Observation by Nikki Whittern:
On June 21, 2019 at noon, a local tribe member sighted the first glimpse of the whales this year. The member said that they saw a group of whales spouting in the water out near Eider Point, this is a common sighting spot for whales here in Unalaska. Usually we tend to see the sights of the whales much earlier than late June. Last year, the whales made their appearance early-mid May. This unusual delay of appearance sparks curiosity as to why the whales may have came later in the year compared to other years.
I have some speculation that it may have something to do with the climate change that we are experiencing in the Pacific. In an article published by NOAA called, “Humpback Whales are Navigating an Ocean of Change” written by Elizabeth Weinberg, she explains the effects climate change has on the whale population. She highlighted that the decrease in the whale population, which could possibly be connected to delay of whale appearance in Alaska, may be due to the climate changes that we are currently facing. Recently, the Pacific has experienced a variety of unusual warming water in the past few years. It started with The Blob, formed in 2013, which was an unusual mass of warm water in the Pacific Ocean off the coast of Alaska and Pacific Northwest, then the Pacific Decadal Oscillation in 2014 (which can be thought of as a long-term El Niño), and then the most recent El Niño cycle began in 2015. We know from research that the warming of the waters can be harmful to the krill population, as they are sensitive. “Krill eggs hatch at a narrow temperature range, and rely on strong upwellings bring nutrients into the surface area of the ocean. Warmer waters reduce the strength of these coastal upwellings, impacting krill production. That leaves humpback whales without their primary food source.” (Weinberg, 2018). With a shrinking krill population we may begin to see a shrinking whales population. And with a shrinking krill population in the Pacific, we may also see that whales may be reluctant to return back to Alaska with a diminishing food source.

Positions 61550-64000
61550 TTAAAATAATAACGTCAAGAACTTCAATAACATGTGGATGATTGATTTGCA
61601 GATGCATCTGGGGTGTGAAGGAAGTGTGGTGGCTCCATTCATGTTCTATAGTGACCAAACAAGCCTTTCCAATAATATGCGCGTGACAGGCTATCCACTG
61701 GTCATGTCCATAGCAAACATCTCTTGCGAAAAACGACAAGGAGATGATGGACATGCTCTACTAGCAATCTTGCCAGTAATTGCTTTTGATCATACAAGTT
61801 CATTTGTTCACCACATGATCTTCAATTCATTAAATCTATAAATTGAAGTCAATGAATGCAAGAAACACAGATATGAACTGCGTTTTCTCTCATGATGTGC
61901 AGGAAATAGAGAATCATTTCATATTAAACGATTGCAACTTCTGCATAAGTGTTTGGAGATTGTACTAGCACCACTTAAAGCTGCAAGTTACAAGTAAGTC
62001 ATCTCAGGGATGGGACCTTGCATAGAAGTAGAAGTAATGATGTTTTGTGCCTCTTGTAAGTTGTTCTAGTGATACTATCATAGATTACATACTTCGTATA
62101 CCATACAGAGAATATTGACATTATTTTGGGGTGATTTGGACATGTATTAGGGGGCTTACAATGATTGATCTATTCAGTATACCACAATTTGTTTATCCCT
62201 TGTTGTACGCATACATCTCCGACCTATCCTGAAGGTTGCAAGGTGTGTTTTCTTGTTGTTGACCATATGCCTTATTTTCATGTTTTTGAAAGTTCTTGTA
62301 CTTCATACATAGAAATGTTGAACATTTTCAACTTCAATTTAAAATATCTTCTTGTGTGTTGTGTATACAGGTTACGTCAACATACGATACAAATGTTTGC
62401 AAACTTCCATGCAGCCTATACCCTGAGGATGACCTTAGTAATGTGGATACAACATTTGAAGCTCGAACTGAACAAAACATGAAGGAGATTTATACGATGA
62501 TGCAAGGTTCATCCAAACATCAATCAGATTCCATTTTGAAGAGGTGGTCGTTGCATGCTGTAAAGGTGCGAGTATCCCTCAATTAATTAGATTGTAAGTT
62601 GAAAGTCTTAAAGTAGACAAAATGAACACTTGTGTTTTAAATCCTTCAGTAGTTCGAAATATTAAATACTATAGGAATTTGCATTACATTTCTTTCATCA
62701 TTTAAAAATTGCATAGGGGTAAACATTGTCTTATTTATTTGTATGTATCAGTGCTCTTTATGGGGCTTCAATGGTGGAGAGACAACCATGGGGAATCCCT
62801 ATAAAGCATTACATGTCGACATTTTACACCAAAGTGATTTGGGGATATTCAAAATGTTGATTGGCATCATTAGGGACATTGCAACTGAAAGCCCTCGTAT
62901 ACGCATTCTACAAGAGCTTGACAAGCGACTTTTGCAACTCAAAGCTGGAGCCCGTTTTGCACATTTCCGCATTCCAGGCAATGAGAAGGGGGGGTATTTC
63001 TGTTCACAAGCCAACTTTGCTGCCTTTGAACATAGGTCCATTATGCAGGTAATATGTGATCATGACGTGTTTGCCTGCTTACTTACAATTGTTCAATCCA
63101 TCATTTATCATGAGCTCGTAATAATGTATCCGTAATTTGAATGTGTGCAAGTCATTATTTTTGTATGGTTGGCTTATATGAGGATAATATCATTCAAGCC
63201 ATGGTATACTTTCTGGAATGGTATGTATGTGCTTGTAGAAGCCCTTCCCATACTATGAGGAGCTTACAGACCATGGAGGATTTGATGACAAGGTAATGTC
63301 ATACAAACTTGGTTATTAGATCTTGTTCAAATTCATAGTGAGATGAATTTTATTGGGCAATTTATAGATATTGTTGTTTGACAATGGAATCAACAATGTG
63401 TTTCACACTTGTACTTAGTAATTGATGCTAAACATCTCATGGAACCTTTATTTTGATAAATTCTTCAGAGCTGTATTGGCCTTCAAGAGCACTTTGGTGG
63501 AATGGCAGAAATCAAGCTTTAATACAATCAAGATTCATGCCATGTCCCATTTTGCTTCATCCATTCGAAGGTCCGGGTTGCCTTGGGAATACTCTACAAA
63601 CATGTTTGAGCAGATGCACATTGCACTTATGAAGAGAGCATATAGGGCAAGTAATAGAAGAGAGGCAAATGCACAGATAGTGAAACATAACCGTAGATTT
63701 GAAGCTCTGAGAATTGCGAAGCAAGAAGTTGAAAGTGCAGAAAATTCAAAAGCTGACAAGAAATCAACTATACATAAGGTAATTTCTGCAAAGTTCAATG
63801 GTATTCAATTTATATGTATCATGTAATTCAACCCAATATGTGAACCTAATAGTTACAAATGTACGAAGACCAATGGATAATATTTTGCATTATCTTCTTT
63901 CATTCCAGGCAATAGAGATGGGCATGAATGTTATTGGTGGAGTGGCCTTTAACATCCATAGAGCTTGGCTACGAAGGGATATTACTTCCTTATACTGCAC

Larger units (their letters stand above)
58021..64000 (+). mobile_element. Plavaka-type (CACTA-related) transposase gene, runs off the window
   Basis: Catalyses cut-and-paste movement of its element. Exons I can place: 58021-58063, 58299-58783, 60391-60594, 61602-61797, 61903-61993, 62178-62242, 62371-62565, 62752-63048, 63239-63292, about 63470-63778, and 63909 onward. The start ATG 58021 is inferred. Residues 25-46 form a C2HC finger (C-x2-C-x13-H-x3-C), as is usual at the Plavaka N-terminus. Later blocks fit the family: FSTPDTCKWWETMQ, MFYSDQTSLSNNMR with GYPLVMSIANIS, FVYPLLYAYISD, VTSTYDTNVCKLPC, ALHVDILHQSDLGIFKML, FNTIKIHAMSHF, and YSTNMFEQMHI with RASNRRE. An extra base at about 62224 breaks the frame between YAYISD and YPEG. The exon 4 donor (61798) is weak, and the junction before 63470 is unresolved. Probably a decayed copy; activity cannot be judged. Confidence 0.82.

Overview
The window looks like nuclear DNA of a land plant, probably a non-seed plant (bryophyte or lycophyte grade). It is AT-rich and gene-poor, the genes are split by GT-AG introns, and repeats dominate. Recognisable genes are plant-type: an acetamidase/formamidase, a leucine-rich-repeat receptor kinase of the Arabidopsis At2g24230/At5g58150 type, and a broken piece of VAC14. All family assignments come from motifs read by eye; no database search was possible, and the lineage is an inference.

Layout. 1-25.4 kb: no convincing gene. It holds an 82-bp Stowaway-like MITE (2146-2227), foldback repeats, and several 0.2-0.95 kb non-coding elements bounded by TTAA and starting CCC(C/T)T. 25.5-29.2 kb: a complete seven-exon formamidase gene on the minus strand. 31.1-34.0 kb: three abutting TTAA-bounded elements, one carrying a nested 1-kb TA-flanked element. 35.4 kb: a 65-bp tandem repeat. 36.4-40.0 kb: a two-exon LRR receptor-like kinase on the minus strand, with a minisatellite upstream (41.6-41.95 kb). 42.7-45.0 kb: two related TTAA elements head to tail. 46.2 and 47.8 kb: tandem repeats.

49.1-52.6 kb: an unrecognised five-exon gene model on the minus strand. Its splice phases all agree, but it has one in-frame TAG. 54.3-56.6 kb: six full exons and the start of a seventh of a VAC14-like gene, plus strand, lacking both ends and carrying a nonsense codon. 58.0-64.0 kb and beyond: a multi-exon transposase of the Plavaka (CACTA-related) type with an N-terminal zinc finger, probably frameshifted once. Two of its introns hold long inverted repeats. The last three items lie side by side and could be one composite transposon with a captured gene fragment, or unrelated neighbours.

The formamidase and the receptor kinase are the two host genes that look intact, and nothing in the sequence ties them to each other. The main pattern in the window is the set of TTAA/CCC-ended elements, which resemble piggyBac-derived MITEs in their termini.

Verene Gill, wildlife biologist with the Protected Resources Division of NOAA Fisheries, writes:
I suspect the forage fish were later which can vary from year to year. I haven’t been tracking the humpbacks much this year (focusing on belugas) but I know the ones in Seward were on time. But many of those come up from Mexico.
Darlene Holmberg, in Aniak, writes:
I'm curious to know if the marauding orcas intersect and affect the migrating whales! Do we track only orca? or are there other migrating whales that are tracked by satellite?
Comments from LEO Editors:
In the most recent Bering Sea Ecosystem Status Report (see attached documents for PDF of report brief), researchers found ocean conditions to be similar to the low-ice and above average water temperatures recorded in the early 2000s. Two figures below, provided by Rick Thoman at the Alaska Center for Climate Assessment and Policy, also show above average sea surface temperatures and low Bering Sea ice extent documented as of June 2019. During a survey in the summer of 2018, krill abundance was found to be low, following a trend first documented in 2012. Fluctuations in krill abundance has the potential to impact higher trophic level animals, such as whales, that depend on krill as a food source. Erica Lujan